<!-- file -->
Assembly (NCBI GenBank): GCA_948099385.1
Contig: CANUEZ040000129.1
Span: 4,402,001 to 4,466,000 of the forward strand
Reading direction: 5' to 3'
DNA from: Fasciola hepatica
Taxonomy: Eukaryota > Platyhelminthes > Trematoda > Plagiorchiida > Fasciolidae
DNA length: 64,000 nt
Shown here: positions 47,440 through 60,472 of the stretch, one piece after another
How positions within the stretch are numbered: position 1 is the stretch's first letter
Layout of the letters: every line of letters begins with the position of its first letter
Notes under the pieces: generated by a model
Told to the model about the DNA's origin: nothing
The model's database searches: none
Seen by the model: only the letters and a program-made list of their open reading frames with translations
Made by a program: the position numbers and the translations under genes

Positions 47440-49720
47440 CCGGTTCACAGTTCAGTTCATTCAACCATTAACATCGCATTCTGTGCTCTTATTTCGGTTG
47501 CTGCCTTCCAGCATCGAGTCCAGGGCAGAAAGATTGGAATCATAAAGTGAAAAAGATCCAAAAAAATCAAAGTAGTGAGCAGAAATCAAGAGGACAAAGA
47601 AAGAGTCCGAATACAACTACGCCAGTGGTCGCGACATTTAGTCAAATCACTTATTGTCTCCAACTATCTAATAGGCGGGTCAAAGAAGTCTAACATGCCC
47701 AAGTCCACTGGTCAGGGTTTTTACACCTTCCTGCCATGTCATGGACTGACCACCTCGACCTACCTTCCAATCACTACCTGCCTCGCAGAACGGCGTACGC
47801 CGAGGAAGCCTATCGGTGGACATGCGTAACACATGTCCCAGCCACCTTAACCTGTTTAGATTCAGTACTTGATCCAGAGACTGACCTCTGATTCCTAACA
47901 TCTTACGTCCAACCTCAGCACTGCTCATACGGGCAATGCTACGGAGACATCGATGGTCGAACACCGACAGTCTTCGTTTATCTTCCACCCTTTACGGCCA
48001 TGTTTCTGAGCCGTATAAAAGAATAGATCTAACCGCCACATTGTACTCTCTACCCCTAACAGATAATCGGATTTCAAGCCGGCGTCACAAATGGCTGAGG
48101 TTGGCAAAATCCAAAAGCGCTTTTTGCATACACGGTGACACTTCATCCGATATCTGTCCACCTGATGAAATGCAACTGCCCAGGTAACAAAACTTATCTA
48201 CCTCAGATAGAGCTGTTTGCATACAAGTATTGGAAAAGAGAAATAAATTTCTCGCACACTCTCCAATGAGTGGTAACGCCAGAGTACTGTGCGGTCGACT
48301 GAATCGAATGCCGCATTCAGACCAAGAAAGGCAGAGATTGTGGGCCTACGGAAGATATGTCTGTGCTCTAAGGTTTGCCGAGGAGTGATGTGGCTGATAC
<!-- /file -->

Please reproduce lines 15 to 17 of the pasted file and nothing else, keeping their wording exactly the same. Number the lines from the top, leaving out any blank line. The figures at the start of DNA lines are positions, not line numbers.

Made by a program: the position numbers and the translations under genes

Positions 47440-49720
47440 CCGGTTCACAGTTCAGTTCATTCAACCATTAACATCGCATTCTGTGCTCTTATTTCGGTTG